# Kerodon

$\Newextarrow{\xRightarrow}{5,5}{0x21D2}$ $\newcommand\empty{}$

Proposition 5.5.3.13. Let $\operatorname{\mathcal{C}}$ be a category and let $\mathscr {F}: \operatorname{\mathcal{C}}\rightarrow \operatorname{Set_{\Delta }}$ be a functor. Suppose that, for every object $C \in \operatorname{\mathcal{C}}$, the simplicial set $\mathscr {F}(C)$ is an $\infty$-category. Then:

$(1)$

The projection map $\pi : \int ^{\mathrm{s}}_{\operatorname{\mathcal{C}}}\mathscr {F} \rightarrow \operatorname{N}_{\bullet }(\operatorname{\mathcal{C}})$ is a cocartesian fibration of simplicial sets.

$(2)$

Let $(f,e): (C,x) \rightarrow (D,y)$ be an edge of the simplicial set $\int ^{\mathrm{s}}_{\operatorname{\mathcal{C}}}\mathscr {F}$ (see Remark 5.5.3.12). Then $(f,e)$ is $\pi$-cocartesian if and only if $e: \mathscr {F}(f)(C) \rightarrow y$ is an isomorphism in the $\infty$-category $\mathscr {F}(D)$.

Proof of Proposition 5.5.3.13. Suppose we are given integers $0 \leq i < n$ and a lifting problem

5.49
\begin{equation} \begin{gathered}\label{equation:strict-Grothendieck-construction-fibration} \xymatrix@R =50pt@C=50pt{ \Lambda ^{n}_{i} \ar [r]^-{\sigma _0} \ar@ {^{(}->}[d] & \int ^{\mathrm{s}}_{\operatorname{\mathcal{C}}}\mathscr {F} \ar [d]^-{ \pi } \\ \Delta ^{n} \ar [r]^-{ \overline{\sigma }} \ar@ {-->}[ur]^{ \sigma } & \operatorname{N}_{\bullet }(\operatorname{\mathcal{C}}) } \end{gathered} \end{equation}

Then $\overline{\sigma }$ can be identified with a composable chain of morphisms $C_0 \rightarrow C_1 \rightarrow \cdots \rightarrow C_ n$ in the category $\operatorname{\mathcal{C}}$, and $\sigma _0$ determines a map of simplicial sets $\tau _0: \Lambda ^{n}_{i} \rightarrow \mathscr {F}(C_ n)$. Unwinding the definitions, we see that solutions to the lifting problem (5.49) can be identified with extensions of $\tau _0$ to an $n$-simplex $\tau : \Delta ^ n \rightarrow \mathscr {F}(C_ n)$. Since $\mathscr {F}(C_ n)$ is an $\infty$-category, such an extension always exists for $0 < i < n$. This proves that $\pi$ is an inner fibration of simplicial sets. In particular, the weighted nerve $\int ^{\mathrm{s}}_{\operatorname{\mathcal{C}}}\mathscr {F}$ is an $\infty$-category.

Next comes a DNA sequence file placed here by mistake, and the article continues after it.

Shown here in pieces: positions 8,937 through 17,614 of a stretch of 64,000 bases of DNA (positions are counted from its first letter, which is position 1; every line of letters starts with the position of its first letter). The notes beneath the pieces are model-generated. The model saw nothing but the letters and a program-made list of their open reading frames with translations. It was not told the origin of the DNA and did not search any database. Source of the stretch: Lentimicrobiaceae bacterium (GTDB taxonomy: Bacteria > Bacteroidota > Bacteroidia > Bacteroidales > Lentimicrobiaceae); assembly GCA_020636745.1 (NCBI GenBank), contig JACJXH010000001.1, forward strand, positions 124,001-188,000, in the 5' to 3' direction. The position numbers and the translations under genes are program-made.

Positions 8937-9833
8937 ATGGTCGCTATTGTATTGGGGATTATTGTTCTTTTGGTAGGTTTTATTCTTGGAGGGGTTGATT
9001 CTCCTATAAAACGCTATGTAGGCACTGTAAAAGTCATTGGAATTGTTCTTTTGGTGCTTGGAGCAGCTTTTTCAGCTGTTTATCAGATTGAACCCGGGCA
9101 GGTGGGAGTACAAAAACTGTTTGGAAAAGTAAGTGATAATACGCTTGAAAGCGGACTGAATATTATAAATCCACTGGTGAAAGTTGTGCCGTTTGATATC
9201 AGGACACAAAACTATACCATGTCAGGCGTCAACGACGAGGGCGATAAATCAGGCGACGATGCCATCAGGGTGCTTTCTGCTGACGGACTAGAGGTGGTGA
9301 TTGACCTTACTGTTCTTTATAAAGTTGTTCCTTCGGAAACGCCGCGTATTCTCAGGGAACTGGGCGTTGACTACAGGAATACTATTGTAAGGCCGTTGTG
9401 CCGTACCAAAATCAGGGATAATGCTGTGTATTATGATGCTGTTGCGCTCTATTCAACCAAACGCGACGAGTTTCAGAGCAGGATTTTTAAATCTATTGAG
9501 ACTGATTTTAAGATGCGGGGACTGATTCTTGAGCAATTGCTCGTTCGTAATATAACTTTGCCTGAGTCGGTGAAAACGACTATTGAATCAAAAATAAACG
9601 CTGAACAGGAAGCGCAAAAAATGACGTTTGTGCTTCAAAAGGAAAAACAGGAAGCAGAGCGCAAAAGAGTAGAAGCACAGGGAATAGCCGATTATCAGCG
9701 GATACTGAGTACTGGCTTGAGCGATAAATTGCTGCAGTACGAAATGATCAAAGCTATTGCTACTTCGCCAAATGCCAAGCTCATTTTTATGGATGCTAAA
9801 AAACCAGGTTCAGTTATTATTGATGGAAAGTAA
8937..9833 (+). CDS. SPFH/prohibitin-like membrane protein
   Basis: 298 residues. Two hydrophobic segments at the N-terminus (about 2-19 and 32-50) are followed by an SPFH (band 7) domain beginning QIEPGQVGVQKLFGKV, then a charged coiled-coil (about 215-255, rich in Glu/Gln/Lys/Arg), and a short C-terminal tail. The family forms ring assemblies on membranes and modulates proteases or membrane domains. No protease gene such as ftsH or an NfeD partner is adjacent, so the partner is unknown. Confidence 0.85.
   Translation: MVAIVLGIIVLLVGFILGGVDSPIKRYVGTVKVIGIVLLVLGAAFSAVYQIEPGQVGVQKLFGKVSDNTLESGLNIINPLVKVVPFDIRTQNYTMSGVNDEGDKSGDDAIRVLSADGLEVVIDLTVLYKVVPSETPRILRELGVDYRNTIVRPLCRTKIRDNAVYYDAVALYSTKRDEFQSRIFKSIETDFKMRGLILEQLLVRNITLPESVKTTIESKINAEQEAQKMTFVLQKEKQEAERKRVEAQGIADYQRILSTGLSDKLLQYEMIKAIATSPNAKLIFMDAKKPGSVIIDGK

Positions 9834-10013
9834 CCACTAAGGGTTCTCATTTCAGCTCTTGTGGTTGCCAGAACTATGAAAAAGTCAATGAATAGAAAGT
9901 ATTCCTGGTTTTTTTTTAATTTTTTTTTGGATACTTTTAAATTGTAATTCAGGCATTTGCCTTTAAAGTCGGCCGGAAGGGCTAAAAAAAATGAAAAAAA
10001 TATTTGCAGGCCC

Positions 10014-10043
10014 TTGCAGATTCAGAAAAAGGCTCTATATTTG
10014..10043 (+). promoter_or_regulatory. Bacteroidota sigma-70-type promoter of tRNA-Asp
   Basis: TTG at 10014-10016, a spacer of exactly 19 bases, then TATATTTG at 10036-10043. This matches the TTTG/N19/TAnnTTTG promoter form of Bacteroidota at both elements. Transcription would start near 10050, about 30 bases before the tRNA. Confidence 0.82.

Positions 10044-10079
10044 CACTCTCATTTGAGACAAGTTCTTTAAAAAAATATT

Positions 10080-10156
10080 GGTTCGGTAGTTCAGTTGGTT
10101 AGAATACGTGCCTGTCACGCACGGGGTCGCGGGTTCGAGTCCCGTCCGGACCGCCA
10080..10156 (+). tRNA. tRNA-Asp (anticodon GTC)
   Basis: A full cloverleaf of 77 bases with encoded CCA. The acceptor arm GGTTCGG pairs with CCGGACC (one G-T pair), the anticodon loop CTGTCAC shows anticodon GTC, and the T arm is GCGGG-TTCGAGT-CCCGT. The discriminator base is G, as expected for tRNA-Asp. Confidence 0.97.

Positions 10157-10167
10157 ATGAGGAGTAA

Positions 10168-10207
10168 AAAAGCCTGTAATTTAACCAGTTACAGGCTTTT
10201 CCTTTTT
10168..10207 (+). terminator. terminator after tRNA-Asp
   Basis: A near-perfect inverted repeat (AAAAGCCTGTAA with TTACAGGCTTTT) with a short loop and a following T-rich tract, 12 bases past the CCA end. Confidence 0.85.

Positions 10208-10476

Suppose now that $i = 0$, $n \geq 2$, and that the restriction $\sigma _0|_{ \operatorname{N}_{\bullet }( \{ 0 < 1 \} )}$ corresponds to an edge $(f,e): (C,x) \rightarrow (D,y)$ of the simplicial set $\int ^{\mathrm{s}}_{\operatorname{\mathcal{C}}}\mathscr {F}$. Then $\tau _0|_{ \operatorname{N}_{\bullet }( \{ 0 < 1 \} ) }$ is the image of $e$ under the functor $\mathscr {F}(D) = \mathscr {F}(C_1) \rightarrow \mathscr {F}(C_ n)$. If $e$ is an isomorphism in the $\infty$-category $\mathscr {F}(D)$, then $\tau _0|_{ \operatorname{N}_{\bullet }( \{ 0 < 1 \} ) }$ is an isomorphism in the $\infty$-category $\mathscr {F}(C_ n)$, so that $\tau _0$ can be extended to an $n$-simplex of $\mathscr {F}(C_ n)$ by virtue of Theorem 4.4.2.6. In particular, if $e$ is an isomorphism in the $\infty$-category $\mathscr {F}(D)$, then $(f,e)$ is a $\pi$-cocartesian morphism of the weighted nerve $\int ^{\mathrm{s}}_{\operatorname{\mathcal{C}}}\mathscr {F}$.

Note that, for every object $(C,x)$ of the $\infty$-category $\int ^{\mathrm{s}}_{\operatorname{\mathcal{C}}}\mathscr {F}$ and every morphism $f: C \rightarrow D$ in the category $\operatorname{\mathcal{C}}$, we can choose a morphism $(f,e): (C,x) \rightarrow (D,y)$ of the $\infty$-category $\int ^{\mathrm{s}}_{\operatorname{\mathcal{C}}}\mathscr {F}$ where $e$ is an isomorphism in $\mathscr {F}(D)$: for example, we can take $y = \mathscr {F}(f)(x)$ and $e$ to be the identity morphism $\operatorname{id}_ y$. The preceding argument then shows that $(f,e)$ is $\pi$-cocartesian. This completes the proof of $(1)$.

To complete the proof of $(2)$, it will suffice to show that if $(f,e): (C,x) \rightarrow (D,y)$ is any $\pi$-cocartesian morphism of the $\infty$-category $\int ^{\mathrm{s}}_{\operatorname{\mathcal{C}}}\mathscr {F}$, then $e$ is an isomorphism in the $\infty$-category $\mathscr {F}(D)$. To prove this, we can assume without loss of generality that $\operatorname{\mathcal{C}}= $ is the linearly ordered set with two elements $C = 0$ and $D = 1$, in which case the desired result follows from Example 5.2.4.18 (see Example 5.5.3.8). $\square$